Gray's Attempt At Censorship Needs To Be Audited


'Edited' Reports Aren't In The Public Interest

April 17, 1991|By Andrea Siegel

Politics and public access make bedfellows so strange that one of them often gets booted off the mattress. On a national level, Oliver North's notes became confetti and Richard Nixon's tapes suffered 18 minutes of silence when someone expressed interest in them. The missing items in both cases had the potential of being politically embarrassing.

That's at least one reason Vernon Gray's idea that he and other County Council members are the best judges of what should be publicand what should be secret is ludicrous.

Gray, council chairman, said last week he will require the countyauditor to give the council "drafts" of audits before those audits are publicly available. Drafts, he contended, would avoid publication of what he considers personnel matters or memos not in the public interest. Both can be kept secret under the state's public records law.

Gray announced the draft concept -- legal even though it finesses the public's right to know -- after the county solicitor told him what he apparently didn't want to hear, that management audits are public documents.

Let's take a look at two recent audits that were the subjects of Howard County Sun articles.

Look first at the 1990 audit report of the Department of Animal Control -- the article Gray bared his canines over.

The report said that wardens wanted to be outfitted with handguns and tranquilizer guns, customized vans and two-way headsets. The auditor recommended all but the handguns. The county, in response, said it would pass on providing guns, hand and tranquilizer.

Gray's contention: The weaponry questions were a private squabble. The issue should not have been made public.

Nonsense, Mr. Chairman. Weapons in the hands of public employees is a public issue.

It's a matter that people who live, vote and pay taxes in this county -- taxes that not only pay public employees' salaries but buy those weapons -- should be aware of. It's up to the public, not politicians who may have vested interests in various departments, to decide just how big an issue this should be.

What weapons do workers believe they need? What weapons does the public feel comfortable giving them? What weapons does county government management think is best-suited for the job? What training should be mandated? Under what conditions should those weapons be used?

That's no secret personnel matter, and it's definitely in the public interest to hear about it. If protecting the public isn't a public issue, then it's not the public that's being protected.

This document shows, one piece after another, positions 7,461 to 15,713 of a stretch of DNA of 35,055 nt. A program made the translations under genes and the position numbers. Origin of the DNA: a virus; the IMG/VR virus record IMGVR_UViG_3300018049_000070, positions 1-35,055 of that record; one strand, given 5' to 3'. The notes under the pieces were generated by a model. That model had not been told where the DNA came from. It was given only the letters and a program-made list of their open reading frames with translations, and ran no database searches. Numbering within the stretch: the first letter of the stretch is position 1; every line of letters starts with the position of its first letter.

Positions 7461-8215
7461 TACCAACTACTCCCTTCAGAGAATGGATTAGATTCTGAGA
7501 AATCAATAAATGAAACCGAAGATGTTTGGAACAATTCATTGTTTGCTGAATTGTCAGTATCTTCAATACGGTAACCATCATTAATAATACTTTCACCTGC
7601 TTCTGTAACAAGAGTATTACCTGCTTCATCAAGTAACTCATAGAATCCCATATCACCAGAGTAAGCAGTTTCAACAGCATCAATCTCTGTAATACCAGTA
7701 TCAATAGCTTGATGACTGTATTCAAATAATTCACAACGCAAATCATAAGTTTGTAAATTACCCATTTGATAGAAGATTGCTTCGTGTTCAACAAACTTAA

Take that issue to another gun-toting department. Doesn't the public have every right to be in on discussions of what pistols the police are packing? Or maybe the cops are considering taking a lesson from the Ninja Turtles and want to use nunchaku instead. Will the public be excluded from that discussion, too?

The other audit we wrote about was of the Department of Recreation and Parks. The auditor noted that accounting procedures were a tad loose. The county's reply was that its workers could not be led into temptation.

Ahem. Not long after the audit, a supervisor in that departmentwas charged with a scheme to create and cash other people's payroll checks.

Fast-forward to the next Rec and Parks audit. Should mention of the accounting procedures -- let's say the loophole got plugged-- be deleted from the version of the audit the public sees? After all, in a year or so, the astute among us could put a name with the loophole even if the auditor doesn't. So what should be eliminated fromthe report? The employee's name? Job title? Or, if we're closing in on an election, the whole embarrassing issue?

The situation is open to tremendous potential for abuse. What's to stop a council at political odds with an administration or a department head from using theaudit as a weapon? Or hiding unfavorable actions of a political ally?

Under Gray's plan to circumvent the intent of the state law, thepublic will never know what, if anything, gets deleted. The council would get its "draft," and the public would get a sanitized, censored, neatly typed version. No heavy black marker would tar the report's "unsuitable" parts.

Federal and state governments use the black-marker approach -- at least readers know where and how much has been exorcised.

The public -- all 180,000-plus Howard County residents and whoever else takes a passing interest -- has a right to know what is going on in the hallowed halls. That goes for good deeds, misdeeds,mistakes and whatever else is under consideration that affects the public.

That's how voters get to make informed comments and decisions about their government and who's running it.

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